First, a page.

Auntie Thelma held nothing of the same cache and was ordinary: much like my actual aunties.  Like my mother, Thelma had just had a baby, Donna and she and her brother Nigel and my pretend uncle Derek, lived just off Hessle Road. She and my mother had grown up on the same road.  Derek and Thelma were semi-permanent fixtures at family dos, until I began to think they were actual family – at least I did until Thelma was apparently caught with her hand in the till at the Beer-off* where she worked.  She denied this and as she wasn’t poor, I tended to think it might not be true.  I was sorry she was sacked because she’d offered me a veneer of protection from Gerard, the people who ran the Beer-off’s son, whose hands were covered in warts and who chased me around the school playground to infect me until I shouted that I would make sure Auntie Thelma knew…which held him off long enough for me to get away. For my mother this episode of being light fingered coloured her view of Thelma, although to this day, they speak week after week on the phone.

I walked behind my mam onto Prince’s Ave (which was commonly called Prinny Ave).  She pushed the pram with T in ahead of her.  We turned into Newland Ave, then Cranbrook Ave.  Sometimes we walked via Chanterlands Ave (more often known as Chants Ave).  Hull is the only place I know where every street name is shortened.  I’ve never heard anyone give these streets the more formal moniker of avenue.   Cranbrook Ave is the longest residential street in Hull and my legs could tell.  At that time, it was also largely dominated by university houses, door after door painted the same blue green colour.  They were interminably boring.

“Why don’t we count,” my mother said.

“Why don’t you shut up,” I thought.

“Great idea” my sister said and so we did, counting each door with all the joy of a funeral party.

My brother T a few months old, was oblivious to the ‘fun’ we were having and my older brother, K, seemed to have managed to avoid coming on this tortuous trip.  Had he feigned death?

I’d read you could fry eggs on the pavement on days as hot as this but when I suggested this to my mother she wasn’t having any of it. “If you think I’m wasting eggs on a whim, Mary, you’re sadly mistaken,” she said, firmly.  And the subject was closed.

By the time we got to Greenwood Ave we were in spitting distance of Auntie Joan’s – my mother’s actual sister, and not a made up one.  I tried to get to the bottom of this.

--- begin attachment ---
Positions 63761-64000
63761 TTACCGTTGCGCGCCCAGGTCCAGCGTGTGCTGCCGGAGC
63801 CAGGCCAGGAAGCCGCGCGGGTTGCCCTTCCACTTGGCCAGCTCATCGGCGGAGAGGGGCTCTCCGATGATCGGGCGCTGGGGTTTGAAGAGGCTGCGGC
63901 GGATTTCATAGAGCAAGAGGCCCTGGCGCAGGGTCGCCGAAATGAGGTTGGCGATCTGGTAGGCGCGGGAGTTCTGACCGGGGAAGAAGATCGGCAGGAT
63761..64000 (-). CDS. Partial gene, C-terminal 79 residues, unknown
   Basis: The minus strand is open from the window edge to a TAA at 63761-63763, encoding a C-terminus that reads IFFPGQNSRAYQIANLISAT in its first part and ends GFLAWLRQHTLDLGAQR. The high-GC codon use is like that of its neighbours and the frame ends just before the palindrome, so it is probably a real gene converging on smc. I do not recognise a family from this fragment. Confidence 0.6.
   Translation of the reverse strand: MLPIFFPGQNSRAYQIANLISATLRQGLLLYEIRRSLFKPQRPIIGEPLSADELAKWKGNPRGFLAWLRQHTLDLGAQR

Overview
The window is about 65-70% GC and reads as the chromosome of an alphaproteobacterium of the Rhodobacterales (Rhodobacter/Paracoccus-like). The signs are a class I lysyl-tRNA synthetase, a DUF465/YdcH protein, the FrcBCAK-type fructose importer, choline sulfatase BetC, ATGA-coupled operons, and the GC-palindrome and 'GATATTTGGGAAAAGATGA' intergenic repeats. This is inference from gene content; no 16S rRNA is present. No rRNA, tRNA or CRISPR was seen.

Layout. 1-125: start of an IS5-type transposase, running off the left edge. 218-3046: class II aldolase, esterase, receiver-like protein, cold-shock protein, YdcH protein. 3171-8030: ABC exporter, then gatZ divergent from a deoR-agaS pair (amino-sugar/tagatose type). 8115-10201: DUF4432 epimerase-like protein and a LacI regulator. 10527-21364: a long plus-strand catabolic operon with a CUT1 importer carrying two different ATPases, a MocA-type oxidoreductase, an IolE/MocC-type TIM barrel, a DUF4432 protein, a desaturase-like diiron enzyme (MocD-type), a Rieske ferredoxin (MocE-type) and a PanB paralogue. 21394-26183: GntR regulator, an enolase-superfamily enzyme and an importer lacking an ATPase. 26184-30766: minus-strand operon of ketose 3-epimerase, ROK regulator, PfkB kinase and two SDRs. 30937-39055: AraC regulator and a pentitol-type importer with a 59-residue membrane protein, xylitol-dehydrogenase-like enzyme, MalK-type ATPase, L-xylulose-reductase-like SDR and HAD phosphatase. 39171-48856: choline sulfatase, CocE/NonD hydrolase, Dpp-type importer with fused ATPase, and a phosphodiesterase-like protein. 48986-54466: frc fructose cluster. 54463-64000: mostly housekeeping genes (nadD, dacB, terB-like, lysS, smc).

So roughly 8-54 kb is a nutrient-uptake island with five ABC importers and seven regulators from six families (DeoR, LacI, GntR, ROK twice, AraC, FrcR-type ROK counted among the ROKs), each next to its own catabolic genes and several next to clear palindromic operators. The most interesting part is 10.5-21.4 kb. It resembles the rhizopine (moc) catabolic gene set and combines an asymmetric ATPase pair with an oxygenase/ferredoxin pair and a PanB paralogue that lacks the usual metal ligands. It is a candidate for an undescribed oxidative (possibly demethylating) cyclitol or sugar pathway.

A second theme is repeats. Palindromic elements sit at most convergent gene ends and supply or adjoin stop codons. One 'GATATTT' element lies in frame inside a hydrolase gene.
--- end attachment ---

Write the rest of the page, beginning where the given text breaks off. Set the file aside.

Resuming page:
“Why do we have so many pretend Aunties.”

“Auntie Joan is my real sister,” my mother said.

“But why do we need more: like Auntie Barbara, Auntie Thelma and that?”

“It’s a nice thing to do isn’t it?”

“I suppose.”

“You’d rather have more than less of almost anything though?”  My mother’s reasoning defied logic: I wouldn’t want more boils or warts or farts.  We did get some advantages, it was true, like Christmas presents (Auntie B) and special treats (Auntie T) although given her later brush with being a tea-leaf maybe the origin of these was questionable. KM, my sister, lived the principle of more is more: she had always bought a quarter of sweets to my Mars bar, a box of Bics to my fountain pen and so forth.  Even in Aunties I had a sneaking suspicion, largely speaking, quality was better than quantity.  Not my mother though.

“Auntie Barbara is funny, isn’t she?”

“I don’t know?”  She didn’t seem all that funny to me, she just laughed hysterically at absolutely everything anyone ever said.

“And your Auntie Thelma she’s always bringing you broken biscuits, isn’t she?” I had a lingering question over Thelma and her motives. I just felt it.  At weddings, the unsayable would go unsaid: she was there for what she could get, food, company, comfort.

“Why are you asking about this for?” which was the cue from my mother for me to shut up. We sweated our way on.

When we arrived at Aunt Joan’s and after Uncle Gordon had done his weird playing with our knees and ears tickling thing (I knew this was strange that day when I was 6 years old.  By the time I got to 15 it made my skin crawl.)  He giggled.

“Gordon,” Joan said, and he smiled, “Have you made a cup of tea yet?  And got these kids an ice-pop?”

Gordon was a gopher and a bit simple.  His time was not his own.  “It’s too hot for tea,” my mam said.

“Let’s go to the drain.” Aunt Joan was decisive and having barely rested we were setting off again.

The Castle Hill drain was a few streets away as the crow flies, and crossing a field we made it to an open ditch of water that stretched to the River Humber in one direction and beyond Beverley in the other.  It was one of a number of open drains around Hull that captured the run off from the flat plains of the Wolds.  It was steep sided and slightly scary because if you fell in, you would not necessarily get out in a hurry although it had not rained for a while, and it was much less deep than usual.  Still, it made us feel cool just looking at it and gave us a dream of what sitting by the sea would be like if we could have afforded it.

I was not myself that day: that’s all I can say.  I was neither fully with it or firing on all cylinders and as we played KM, our cousins Michelle and Debbie, and me up and down the drain’s sides, I knew I would end up in the water.  And I did.

My stay in it was very brief: my mother, my super hero, sprung into action, grabbing my hand as I found myself being swept along by the stream of the water.  She pulled me out in one clean jab before the fear of being swept out to sea took me.